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Can I be convicted or chareged of a Alcohol related vehicle offense if I was not arrested at the seen?

I was in an Accident in November 1, 2008. I was sent to the Hospital to be checked out, I had no injuries, An officer came to the hospital to question me, he asked if I had been drinking, I said I had had a beer about 3 hours earlier, I weight 250lbs, He checked me out and said I looked good, I had asked him if he could call my girlfriend to pick me up, he did, he told her I was ok, and free to go. 6 months later I received some mail from a local attorney soliciting me for a DUI charge, I called them up and they said, "a warrant had been issued for my arrest". I cold not believe this, I went to a bails bondsman, took care of the warrant, and spoke with an attorney, he could not believe it, he said it was a bazarre case, because I was never arrested.

Fresno, CA -

Attorney Answers (6)

Brian C Andritch

Brian C Andritch

DUI / DWI Attorney - Fresno, CA
Answered

In short, yes, you can have charges filed against you even if you were not arrested at the scene. I know of one agency in my area, Clovis Police department, that does this.

Your question doesn't state that a chemical test was conducted. If no chemical test was conducted this will be a difficult case for the District Attorney to prove and I am suprised they filed the case.

If you have not done so already you need to contact an attorney to represent you. Just because you were arrested, doesn't necessarily mean you will ultimately be convicted.

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Dennise Suzanne Henderson

Dennise Suzanne Henderson

Criminal Defense Attorney - Sacramento, CA
Answered

They can file against you. But they have to prove that you were driving and under the influence at the time of the accident. The accident can place you at the scene and driving - if they don't have any other evidence. They can prove the alcohol by a blood test or urine test or breath test taken at the hospital. However, your attorney can argue that you were not under the influence at the time of the accident and that the blood test etc was done much later than you were driving - (for instance drank immediately prior to accident - blood alcohol had not risen to level of intoxication - but by the time they tested you it was at the legal limit.)

James Brian Campbell

James Brian Campbell

DUI / DWI Attorney - Barstow, CA
Answered

People who are not guilty and people who have valid legal defenses are convicted of offenses all the time. Without competent legal representation you could become or may have become one of them. From what you described, you should have retained an attorney before a bondsman. In California, on a misdemeanor an attorney can normally appear and get a warrant recalled without posting bail. If there was an accident with injury or three priors, the case could be charged as a felony. This would require your appearance, but bail can often be lowered. There are many potential defenses to the charges, including but not limited, to 1) the lawfullness obtaining your blood sample, 2) potential denial of speedy trial rights, and 3) a host of other defenses pertaining to the charge itself. Since your question petains to an accident on 11-01-2008 that you became aware of 6 months later, it seems that more has transpired than you have disclosed in your question. Since you said you talked to an attorney but haven't disclosed retaining one, you may not haveor have had the legal representation sufficient to protect your interests and assert all your potential defenses.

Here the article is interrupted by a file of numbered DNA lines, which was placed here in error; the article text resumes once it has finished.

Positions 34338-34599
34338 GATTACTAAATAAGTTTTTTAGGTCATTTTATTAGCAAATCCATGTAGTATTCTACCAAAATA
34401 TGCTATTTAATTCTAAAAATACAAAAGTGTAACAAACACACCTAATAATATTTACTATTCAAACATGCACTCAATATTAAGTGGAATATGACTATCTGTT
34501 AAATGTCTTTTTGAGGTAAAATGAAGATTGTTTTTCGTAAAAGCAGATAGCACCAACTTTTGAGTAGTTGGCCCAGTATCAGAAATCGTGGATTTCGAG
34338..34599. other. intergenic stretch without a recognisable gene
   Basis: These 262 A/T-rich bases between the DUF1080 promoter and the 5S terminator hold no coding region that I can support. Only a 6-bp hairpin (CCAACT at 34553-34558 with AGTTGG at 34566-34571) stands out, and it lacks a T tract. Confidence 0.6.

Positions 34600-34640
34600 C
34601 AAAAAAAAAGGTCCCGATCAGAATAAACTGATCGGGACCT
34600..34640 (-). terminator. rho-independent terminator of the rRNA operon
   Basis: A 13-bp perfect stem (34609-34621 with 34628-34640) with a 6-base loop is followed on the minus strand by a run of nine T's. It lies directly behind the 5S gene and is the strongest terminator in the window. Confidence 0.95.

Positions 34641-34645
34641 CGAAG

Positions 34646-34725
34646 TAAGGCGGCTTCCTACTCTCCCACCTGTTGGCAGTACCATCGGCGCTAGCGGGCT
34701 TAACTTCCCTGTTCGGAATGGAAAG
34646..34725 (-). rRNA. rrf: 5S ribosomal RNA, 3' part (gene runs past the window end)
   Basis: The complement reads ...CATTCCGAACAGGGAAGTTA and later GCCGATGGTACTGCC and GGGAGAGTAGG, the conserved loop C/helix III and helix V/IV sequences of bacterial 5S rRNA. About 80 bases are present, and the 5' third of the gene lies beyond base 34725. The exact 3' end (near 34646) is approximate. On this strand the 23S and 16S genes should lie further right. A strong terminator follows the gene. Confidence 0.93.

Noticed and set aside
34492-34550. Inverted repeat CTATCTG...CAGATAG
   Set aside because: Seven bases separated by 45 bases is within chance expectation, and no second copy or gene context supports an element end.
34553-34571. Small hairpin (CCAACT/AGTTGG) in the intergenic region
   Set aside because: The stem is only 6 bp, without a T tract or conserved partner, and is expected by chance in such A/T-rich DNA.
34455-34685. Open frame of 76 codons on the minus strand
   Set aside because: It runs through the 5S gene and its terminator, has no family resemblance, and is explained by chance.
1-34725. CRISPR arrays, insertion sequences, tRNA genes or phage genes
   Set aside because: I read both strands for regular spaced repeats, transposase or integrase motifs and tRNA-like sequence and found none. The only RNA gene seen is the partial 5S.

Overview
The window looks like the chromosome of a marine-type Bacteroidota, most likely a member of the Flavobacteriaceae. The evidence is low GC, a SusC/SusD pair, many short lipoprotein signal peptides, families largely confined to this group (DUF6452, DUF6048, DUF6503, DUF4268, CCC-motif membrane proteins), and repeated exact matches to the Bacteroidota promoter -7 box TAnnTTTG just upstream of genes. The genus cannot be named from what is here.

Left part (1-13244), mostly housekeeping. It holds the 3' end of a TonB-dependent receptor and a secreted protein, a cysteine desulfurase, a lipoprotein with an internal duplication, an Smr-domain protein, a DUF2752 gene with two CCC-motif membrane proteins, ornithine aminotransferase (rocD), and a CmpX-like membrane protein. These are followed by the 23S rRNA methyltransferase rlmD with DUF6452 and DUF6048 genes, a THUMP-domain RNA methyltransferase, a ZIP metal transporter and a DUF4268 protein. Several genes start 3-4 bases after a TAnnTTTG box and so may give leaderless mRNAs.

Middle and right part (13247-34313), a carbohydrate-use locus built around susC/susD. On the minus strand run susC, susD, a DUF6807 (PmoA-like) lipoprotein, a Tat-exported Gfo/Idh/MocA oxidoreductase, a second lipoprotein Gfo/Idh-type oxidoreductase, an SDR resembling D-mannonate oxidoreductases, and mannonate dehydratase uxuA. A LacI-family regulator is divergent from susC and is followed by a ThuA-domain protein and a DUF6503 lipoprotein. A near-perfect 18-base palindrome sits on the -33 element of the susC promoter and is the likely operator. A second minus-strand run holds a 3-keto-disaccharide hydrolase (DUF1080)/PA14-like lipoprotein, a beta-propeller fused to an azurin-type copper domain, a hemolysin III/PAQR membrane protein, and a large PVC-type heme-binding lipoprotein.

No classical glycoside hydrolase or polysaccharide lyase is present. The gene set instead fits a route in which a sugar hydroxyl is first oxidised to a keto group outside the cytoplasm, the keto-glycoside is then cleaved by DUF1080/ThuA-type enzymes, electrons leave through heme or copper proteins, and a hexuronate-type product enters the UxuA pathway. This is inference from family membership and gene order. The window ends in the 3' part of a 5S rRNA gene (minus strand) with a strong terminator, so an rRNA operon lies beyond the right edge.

George Fredrick Mueller

George Fredrick Mueller

DUI / DWI Attorney - San Diego, CA
Answered

Yes.
See last post.

Staycie Renee Sena

Staycie Renee Sena

DUI / DWI Attorney - Irvine, CA
Answered

This sounds like a good case. Without a chemical test it will be difficult (if not impossible) for the prosecution to prove that you were under the influence at the time of driving. Get aggressive representation and you might just see this case dismissed.

Travis S Jones

Travis S Jones

Criminal Defense Attorney
Answered

It doesn't take much to be able to charge someone with a crime. The standard is whether there is probable cause to believe that a crime was committed. This often boils down to a judge listening to a police report. The only question at that point is: "if everything in the report is true, does that amount to a crime?" . This does not mean there is enough to find you guilty. Without other witnesses to your driving and an alcohol test, this sounds like a very weak case. It is good you found an attorney to fight this.

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